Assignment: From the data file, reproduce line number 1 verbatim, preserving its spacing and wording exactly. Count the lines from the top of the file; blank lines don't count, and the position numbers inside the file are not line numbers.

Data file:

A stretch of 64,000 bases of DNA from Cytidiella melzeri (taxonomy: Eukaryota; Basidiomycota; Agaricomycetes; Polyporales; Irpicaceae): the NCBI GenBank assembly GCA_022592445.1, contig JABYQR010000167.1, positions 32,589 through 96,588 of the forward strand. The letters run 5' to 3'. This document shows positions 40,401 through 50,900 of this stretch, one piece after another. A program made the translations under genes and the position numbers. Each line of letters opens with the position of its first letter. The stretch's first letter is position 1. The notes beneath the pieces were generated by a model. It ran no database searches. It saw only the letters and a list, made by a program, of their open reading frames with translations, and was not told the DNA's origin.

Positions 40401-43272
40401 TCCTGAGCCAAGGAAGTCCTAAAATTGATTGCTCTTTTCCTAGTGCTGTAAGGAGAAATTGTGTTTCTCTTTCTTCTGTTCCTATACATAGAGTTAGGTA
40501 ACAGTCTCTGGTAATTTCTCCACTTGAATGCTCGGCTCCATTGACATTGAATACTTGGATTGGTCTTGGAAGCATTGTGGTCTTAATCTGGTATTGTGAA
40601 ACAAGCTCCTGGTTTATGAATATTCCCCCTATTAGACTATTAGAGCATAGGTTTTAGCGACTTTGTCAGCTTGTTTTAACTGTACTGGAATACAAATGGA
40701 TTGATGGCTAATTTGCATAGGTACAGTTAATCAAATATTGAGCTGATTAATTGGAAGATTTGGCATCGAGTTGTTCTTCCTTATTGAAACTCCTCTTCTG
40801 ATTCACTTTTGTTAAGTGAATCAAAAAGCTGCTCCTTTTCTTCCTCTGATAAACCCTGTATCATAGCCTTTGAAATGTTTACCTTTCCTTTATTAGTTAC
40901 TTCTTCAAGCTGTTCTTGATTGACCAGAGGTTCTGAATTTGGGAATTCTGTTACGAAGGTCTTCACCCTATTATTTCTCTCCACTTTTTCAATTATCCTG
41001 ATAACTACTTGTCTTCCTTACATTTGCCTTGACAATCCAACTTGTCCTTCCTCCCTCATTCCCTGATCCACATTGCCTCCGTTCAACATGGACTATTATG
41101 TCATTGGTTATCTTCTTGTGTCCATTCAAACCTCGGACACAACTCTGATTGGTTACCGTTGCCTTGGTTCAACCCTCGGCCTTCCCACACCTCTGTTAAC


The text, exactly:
A stretch of 64,000 bases of DNA from Cytidiella melzeri (taxonomy: Eukaryota; Basidiomycota; Agaricomycetes; Polyporales; Irpicaceae): the NCBI GenBank assembly GCA_022592445.1, contig JABYQR010000167.1, positions 32,589 through 96,588 of the forward strand. The letters run 5' to 3'. This document shows positions 40,401 through 50,900 of this stretch, one piece after another. A program made the translations under genes and the position numbers. Each line of letters opens with the position of its first letter. The stretch's first letter is position 1. The notes beneath the pieces were generated by a model. It ran no database searches. It saw only the letters and a list, made by a program, of their open reading frames with translations, and was not told the DNA's origin.